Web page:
Your only fear now is that you may fall short of the possibilities he had made you see in yourself.
Bill described the Guardian as short in stature, with dark hair greying at the sides, having a medium to dark complexion and dark eyes that became lighter and animated as though burning with some inner fire. Shoghi Effendi had small, slender, expressive hands. He was smooth shaven with a dark mustache. He had an energetic quality and was very sturdy.
In addition to this physical description, William Sears also provided a description of Shoghi Effendi’s energy:
You can feel the heat of his pace, you are shaken by the draft of his passing, you can see the light of his spirit. He is a giant comet that blazes across the sky, drawing into his orbit all the bits of matter that can feed the flame of his fire. All that can burn with this same fire are drawn in to increase the brightness. Those who are not attracted by this blazing ball of fire thunder past. They may try, too late, to enter but the moment of the junction is passed. The fiery tail of the comet sweeps by them and they are left in darkness.
This is the Guardian. I have emphasized this feeling of action most of all because it predominates the others. Action, then results. Not big projects planned, but small projects completed. He does not interest himself in what you’re going to do, but in what you have done.
As pioneer himself, Bill naturally remembered what Shoghi Effendi had to say about pioneering:
The Guardian said that the friends feel that it is difficult to leave their homes and pioneer, even to move to the goals inside their own countries. They do not see that he is not asking them to sacrifice. He is protecting them form themselves. He is protecting them not only from the calamity that is rushing toward them outwardly, but he is protecting them from the calamity that is rushing toward them inwardly.
The final moments before his parting from his beloved Guardian brought heartache to William:
The Guardian came around the head of the table to take my hands in parting. I clung to him, trying to drain courage from him. He said he would pray for the success of the work in South Africa. Then he embraced me! He kissed me upon the cheeks. I pressed him to my heart. He smiled lovingly to me. ‘I hope when you make your next pilgrimage,’ he said, ‘that you will bring some of your African children with you.’ The he was gone!
Bill’s great friend Robert Quigley and his wife, Keith, joined the Sears family in Africa. The Guardian had told Robert, ‘You and Bill make a good team; you should work together.’ As a result of these eleven words spoken on the side of God’s Holy Mountain, the two men, who shared a common profession, became inseparable. Together they travel taught in Africa; visited the grave of Lua Getsinger; co-authored The Flame; labored successfully to protect the Cause; won an accolade for the most outstanding religious programme in Milwaukee; made a master recording of the highlights of the first World Congress; attended summer schools together in Europe, South America and the United States; launched a radio series exposing the absurdity of prejudice in America called Mr Justice; and started a television programme in Hawaii called The New World. So close was their friendship that Keith was the first person Marguerite telephoned the day William Sears passed away. ‘Bill and Bob are now together for eternity,’ she said. ‘Ya’ Baha’u’l-Abha!’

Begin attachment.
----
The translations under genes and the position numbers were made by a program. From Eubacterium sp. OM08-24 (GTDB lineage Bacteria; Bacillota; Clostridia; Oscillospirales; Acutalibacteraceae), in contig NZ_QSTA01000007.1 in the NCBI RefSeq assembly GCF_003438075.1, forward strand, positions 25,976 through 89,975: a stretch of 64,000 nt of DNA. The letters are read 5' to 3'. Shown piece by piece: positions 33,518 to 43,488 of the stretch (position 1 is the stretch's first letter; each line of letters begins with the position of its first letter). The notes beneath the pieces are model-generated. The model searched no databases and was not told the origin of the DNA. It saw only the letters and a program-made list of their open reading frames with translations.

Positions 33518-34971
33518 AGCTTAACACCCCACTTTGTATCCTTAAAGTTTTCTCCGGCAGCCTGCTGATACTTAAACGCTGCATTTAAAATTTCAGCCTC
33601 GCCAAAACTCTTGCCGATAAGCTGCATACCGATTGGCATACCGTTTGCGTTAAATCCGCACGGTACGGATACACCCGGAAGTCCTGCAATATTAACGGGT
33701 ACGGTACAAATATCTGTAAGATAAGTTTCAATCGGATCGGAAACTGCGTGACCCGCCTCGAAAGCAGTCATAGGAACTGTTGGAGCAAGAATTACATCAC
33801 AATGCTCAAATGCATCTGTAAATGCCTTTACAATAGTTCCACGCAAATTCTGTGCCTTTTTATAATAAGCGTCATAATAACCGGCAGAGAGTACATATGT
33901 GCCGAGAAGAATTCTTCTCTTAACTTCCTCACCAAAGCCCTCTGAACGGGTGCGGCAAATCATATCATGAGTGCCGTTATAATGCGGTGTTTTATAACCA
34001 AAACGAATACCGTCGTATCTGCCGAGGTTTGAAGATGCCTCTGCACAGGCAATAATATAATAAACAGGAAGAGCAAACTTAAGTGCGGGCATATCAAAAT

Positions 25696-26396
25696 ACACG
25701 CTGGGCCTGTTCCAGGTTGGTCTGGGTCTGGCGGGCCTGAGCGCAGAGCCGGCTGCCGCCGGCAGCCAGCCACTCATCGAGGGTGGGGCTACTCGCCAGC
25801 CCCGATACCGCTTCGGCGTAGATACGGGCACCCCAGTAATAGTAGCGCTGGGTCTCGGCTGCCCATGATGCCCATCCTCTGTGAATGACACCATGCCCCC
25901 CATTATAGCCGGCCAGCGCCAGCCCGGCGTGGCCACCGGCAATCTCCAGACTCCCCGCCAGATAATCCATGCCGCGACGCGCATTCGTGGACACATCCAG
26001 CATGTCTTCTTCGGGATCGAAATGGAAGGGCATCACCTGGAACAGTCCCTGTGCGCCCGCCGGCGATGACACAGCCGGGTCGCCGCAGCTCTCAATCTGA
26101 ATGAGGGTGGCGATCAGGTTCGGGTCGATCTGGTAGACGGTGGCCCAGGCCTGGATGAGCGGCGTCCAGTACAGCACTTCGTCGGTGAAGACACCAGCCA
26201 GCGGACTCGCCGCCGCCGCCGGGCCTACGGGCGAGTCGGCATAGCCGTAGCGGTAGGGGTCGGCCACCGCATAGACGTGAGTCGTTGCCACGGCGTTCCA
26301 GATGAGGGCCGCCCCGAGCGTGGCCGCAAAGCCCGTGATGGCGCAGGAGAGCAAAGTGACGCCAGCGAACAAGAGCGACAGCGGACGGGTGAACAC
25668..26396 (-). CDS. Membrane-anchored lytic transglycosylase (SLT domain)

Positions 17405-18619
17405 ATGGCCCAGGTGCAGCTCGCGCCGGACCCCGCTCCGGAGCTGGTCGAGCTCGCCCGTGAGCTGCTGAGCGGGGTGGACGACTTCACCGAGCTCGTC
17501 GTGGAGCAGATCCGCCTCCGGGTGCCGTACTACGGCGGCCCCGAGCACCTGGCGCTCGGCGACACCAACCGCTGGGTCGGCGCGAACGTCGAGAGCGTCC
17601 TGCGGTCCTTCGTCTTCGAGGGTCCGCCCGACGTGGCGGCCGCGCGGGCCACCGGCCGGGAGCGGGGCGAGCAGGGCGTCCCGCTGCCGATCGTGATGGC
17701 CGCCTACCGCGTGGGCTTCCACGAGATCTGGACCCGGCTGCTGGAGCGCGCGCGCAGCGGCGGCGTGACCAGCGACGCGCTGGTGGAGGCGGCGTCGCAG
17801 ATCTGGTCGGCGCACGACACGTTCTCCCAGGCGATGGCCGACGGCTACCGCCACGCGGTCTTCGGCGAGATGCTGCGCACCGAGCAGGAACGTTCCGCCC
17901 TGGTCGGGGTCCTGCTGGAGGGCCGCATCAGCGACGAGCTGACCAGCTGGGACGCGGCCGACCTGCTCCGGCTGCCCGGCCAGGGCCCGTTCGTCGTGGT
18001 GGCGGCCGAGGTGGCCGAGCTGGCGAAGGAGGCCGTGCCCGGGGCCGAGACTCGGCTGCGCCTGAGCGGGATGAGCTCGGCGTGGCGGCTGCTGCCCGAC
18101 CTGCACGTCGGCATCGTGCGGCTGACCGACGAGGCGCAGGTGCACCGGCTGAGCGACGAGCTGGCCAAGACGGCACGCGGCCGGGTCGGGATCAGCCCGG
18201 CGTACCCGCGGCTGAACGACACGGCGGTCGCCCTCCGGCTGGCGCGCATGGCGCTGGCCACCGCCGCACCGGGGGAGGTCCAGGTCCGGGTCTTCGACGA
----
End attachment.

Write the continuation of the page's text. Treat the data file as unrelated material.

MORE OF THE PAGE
In 1956 Bill was elected to the National Spiritual Assembly of South and West Africa and became its first chairman. Then in October 1957 he received the message from Shoghi Effendi that he had been appointed a Hand of the Cause of God.
As a Hand of the Cause, William Sears travelled the equivalent of 20 times around the world. The list of places he visited would fill pages but included such far-flung destinations as Waikiki, African bush country, Uganda, Kenya, Tanzania, Zululand, Kyoto, Mombasa, Salisbury, Tilling, Canberra, Port Louis, San Jose, Liberia, Seshego, Ermelo, Addis Ababa, Sugarbrush, Lagos, Vallejo, Port au Prince, Dallas, Durban, Adrianople, Jakarta, India, Tokyo, Tihran, Walla Walla, Maputo, Mexicali, Annoto Bay, New Delhi, Anchorage, Khartoum, Cairo, West Berlin, Reunion Island, Buenos Aires, Beirut, Naples, Pearl Harbor, Brussels, Birmingham, Canton, Honduras, Australia, Cyprus and British Columbia. The list goes on. And on. And on…
While travelling the world or at home, William Sears embodied ‘Abdu’l-Baha’s instructions to the Hands of the Cause:
The obligations of the Hands of the Cause of God are to diffuse the Divine Fragrances, to edify the souls of men, to promote learning, to improve the character of all men and to be, at all times and under all conditions, sanctified and detached from earthly things. They must manifest the fear of God by their conduct, their manners, their deeds and their words.
Well versed in the writings of the Faith, William spoke with clarity, force and love from the teachings while reminding the believers that his own words were ‘ashes’. His ability to quote from scripture often moved his audience and he inspired both young and old to strive to embody a more noble life style and to reach for a loftier standard of service to the Holy Threshold.